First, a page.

As a photographic artist, I take a multidisciplinary approach; one that informs my work and allows me to situate it within larger scholarly, social, and political conversations. In the series Growing Light*, I draw from both biological sciences and humanities to explore wonders of the natural world and the threats humans pose to them. Using photographic processes that harness the power of bioluminescent organisms, I create unique photographs through a previously unknown photographic process. These works are meant to provoke not only a discussion about technical possibilities but also a larger dialogue about climate change, the interconnections between humanity and the vast oceanic environment, and our own personal relationship with nature.
Over the past four years, I have created imagery that examines issues of ephemerality and transience. This body of work includes abstract images of the bristlecone pine; the oldest living plant on the planet, its rings log climatic data. The work also encompasses large-scale macrophotography of human hair; each strand’s pigmentation, kinks, and breaks not only record and store our personal history, but its chemical composition also serves as a repository for environmental contaminants that we have encountered. My images of these natural archives allow us to contemplate the passage and meaning of time while confronting evidence of deleterious, enduring human interventions in the environment. With Growing Light, I once again explore these concepts by capturing the intermittent and fleeting glow of bioluminescent algae and bacteria. As a marriage of conceptual photography and scientific exploration, these images capture the beauty of this unique light source, exploring the quiet evidence of energy and decomposition in nature along with the human threats to even microscopic life.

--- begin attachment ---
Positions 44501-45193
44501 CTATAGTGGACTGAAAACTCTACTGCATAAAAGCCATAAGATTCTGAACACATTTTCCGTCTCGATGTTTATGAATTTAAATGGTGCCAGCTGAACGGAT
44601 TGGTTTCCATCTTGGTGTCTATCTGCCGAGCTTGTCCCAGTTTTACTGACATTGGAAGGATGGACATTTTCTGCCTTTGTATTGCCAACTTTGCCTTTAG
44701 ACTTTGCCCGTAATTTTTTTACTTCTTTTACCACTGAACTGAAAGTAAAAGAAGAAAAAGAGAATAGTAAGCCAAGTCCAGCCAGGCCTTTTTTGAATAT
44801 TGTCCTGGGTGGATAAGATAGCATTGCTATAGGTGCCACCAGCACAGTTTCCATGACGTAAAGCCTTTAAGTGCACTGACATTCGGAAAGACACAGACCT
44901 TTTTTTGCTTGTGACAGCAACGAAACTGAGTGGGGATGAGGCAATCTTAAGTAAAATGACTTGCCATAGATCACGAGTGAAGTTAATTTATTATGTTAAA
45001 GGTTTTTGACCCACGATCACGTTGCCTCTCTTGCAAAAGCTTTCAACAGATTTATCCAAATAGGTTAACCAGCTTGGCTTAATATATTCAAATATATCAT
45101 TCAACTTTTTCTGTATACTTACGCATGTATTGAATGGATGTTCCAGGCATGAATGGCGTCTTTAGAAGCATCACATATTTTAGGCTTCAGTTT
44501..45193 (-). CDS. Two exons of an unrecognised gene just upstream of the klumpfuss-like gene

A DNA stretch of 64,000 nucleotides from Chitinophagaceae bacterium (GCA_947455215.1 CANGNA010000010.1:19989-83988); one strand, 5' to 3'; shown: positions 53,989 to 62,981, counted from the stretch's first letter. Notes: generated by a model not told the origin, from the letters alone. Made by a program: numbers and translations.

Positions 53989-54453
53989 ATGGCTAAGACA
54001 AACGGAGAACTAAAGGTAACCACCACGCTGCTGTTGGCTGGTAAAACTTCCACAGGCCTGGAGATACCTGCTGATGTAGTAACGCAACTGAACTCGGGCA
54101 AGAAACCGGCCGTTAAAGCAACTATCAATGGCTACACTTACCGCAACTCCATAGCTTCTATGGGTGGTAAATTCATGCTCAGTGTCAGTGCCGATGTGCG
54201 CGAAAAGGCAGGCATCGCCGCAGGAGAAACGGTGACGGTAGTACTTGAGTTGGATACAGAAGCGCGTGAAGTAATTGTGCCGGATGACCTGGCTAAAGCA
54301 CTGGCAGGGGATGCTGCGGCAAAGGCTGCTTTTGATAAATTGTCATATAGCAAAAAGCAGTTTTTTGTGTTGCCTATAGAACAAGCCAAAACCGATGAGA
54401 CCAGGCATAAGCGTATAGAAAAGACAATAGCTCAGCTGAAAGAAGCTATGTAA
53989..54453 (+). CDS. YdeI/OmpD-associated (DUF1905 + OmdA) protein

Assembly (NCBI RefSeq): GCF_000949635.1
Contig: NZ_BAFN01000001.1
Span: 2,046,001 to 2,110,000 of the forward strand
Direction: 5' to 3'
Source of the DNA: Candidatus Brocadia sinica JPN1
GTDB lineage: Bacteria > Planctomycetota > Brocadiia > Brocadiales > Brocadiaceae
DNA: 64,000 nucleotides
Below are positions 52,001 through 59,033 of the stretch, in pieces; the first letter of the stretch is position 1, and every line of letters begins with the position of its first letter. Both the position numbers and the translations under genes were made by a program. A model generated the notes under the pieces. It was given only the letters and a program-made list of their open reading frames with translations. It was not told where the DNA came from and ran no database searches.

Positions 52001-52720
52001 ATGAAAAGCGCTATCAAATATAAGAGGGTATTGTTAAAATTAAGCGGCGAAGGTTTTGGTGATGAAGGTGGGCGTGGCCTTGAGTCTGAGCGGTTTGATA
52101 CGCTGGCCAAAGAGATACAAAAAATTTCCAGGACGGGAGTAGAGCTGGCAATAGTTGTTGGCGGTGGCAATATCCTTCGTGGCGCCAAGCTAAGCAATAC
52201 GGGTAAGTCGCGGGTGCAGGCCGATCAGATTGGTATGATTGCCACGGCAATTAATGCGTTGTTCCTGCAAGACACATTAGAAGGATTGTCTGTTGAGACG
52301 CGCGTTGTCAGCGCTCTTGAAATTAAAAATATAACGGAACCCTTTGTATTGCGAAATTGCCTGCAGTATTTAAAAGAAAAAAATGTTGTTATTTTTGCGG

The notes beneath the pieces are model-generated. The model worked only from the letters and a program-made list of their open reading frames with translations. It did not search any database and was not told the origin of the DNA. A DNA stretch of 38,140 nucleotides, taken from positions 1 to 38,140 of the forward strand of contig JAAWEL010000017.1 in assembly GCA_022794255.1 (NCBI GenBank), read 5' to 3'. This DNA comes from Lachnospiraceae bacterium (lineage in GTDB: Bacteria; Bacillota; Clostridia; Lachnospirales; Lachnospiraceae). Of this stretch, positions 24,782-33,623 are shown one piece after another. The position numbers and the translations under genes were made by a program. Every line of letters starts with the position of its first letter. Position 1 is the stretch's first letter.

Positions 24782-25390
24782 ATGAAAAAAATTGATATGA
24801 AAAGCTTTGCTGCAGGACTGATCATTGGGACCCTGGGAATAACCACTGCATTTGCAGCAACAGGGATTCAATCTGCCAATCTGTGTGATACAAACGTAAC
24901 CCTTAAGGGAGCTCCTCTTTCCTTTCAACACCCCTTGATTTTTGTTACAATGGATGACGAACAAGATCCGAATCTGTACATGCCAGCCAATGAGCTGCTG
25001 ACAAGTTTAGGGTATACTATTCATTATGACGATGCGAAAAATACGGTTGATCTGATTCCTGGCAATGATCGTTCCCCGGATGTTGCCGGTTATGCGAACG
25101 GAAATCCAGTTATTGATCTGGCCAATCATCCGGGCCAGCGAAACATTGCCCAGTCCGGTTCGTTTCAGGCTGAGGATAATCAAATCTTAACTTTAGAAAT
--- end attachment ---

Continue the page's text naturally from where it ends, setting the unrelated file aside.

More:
To learn more about this work, view my artist talk at the Peoria Riverfront Museum at the link below: